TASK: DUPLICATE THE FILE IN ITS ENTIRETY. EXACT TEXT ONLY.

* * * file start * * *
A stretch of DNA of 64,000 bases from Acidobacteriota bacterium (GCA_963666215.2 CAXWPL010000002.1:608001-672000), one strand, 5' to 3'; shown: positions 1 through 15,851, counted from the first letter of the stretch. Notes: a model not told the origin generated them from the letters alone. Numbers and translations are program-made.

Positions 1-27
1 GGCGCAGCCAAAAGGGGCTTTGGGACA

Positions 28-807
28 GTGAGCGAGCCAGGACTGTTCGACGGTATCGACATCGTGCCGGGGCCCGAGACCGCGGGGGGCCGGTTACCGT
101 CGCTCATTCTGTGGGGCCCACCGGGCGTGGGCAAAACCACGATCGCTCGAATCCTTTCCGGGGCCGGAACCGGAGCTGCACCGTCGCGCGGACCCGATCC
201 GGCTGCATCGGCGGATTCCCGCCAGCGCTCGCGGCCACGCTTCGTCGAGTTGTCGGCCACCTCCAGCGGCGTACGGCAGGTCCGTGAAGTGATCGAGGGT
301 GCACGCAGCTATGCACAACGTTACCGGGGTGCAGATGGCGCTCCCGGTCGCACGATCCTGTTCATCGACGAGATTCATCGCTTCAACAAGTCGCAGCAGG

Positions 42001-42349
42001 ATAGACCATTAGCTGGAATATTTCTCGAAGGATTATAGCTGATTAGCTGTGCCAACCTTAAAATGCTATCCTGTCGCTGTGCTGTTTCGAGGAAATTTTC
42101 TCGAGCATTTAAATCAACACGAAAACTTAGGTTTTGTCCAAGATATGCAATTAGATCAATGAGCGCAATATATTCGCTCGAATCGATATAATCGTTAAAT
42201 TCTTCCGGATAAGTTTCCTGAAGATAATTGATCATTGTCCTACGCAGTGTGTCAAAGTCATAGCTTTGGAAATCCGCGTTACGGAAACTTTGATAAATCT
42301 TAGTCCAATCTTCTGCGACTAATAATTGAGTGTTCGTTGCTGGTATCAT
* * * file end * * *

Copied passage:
A stretch of DNA of 64,000 bases from Acidobacteriota bacterium (GCA_963666215.2 CAXWPL010000002.1:608001-672000), one strand, 5' to 3'; shown: positions 1 through 15,851, counted from the first letter of the stretch. Notes: a model not told the origin generated them from the letters alone. Numbers and translations are program-made.

Positions 1-27
1 GGCGCAGCCAAAAGGGGCTTTGGGACA

Positions 28-807
28 GTGAGCGAGCCAGGACTGTTCGACGGTATCGACATCGTGCCGGGGCCCGAGACCGCGGGGGGCCGGTTACCGT
101 CGCTCATTCTGTGGGGCCCACCGGGCGTGGGCAAAACCACGATCGCTCGAATCCTTTCCGGGGCCGGAACCGGAGCTGCACCGTCGCGCGGACCCGATCC
201 GGCTGCATCGGCGGATTCCCGCCAGCGCTCGCGGCCACGCTTCGTCGAGTTGTCGGCCACCTCCAGCGGCGTACGGCAGGTCCGTGAAGTGATCGAGGGT
301 GCACGCAGCTATGCACAACGTTACCGGGGTGCAGATGGCGCTCCCGGTCGCACGATCCTGTTCATCGACGAGATTCATCGCTTCAACAAGTCGCAGCAGG

Positions 42001-42349
42001 ATAGACCATTAGCTGGAATATTTCTCGAAGGATTATAGCTGATTAGCTGTGCCAACCTTAAAATGCTATCCTGTCGCTGTGCTGTTTCGAGGAAATTTTC
42101 TCGAGCATTTAAATCAACACGAAAACTTAGGTTTTGTCCAAGATATGCAATTAGATCAATGAGCGCAATATATTCGCTCGAATCGATATAATCGTTAAAT
42201 TCTTCCGGATAAGTTTCCTGAAGATAATTGATCATTGTCCTACGCAGTGTGTCAAAGTCATAGCTTTGGAAATCCGCGTTACGGAAACTTTGATAAATCT
42301 TAGTCCAATCTTCTGCGACTAATAATTGAGTGTTCGTTGCTGGTATCAT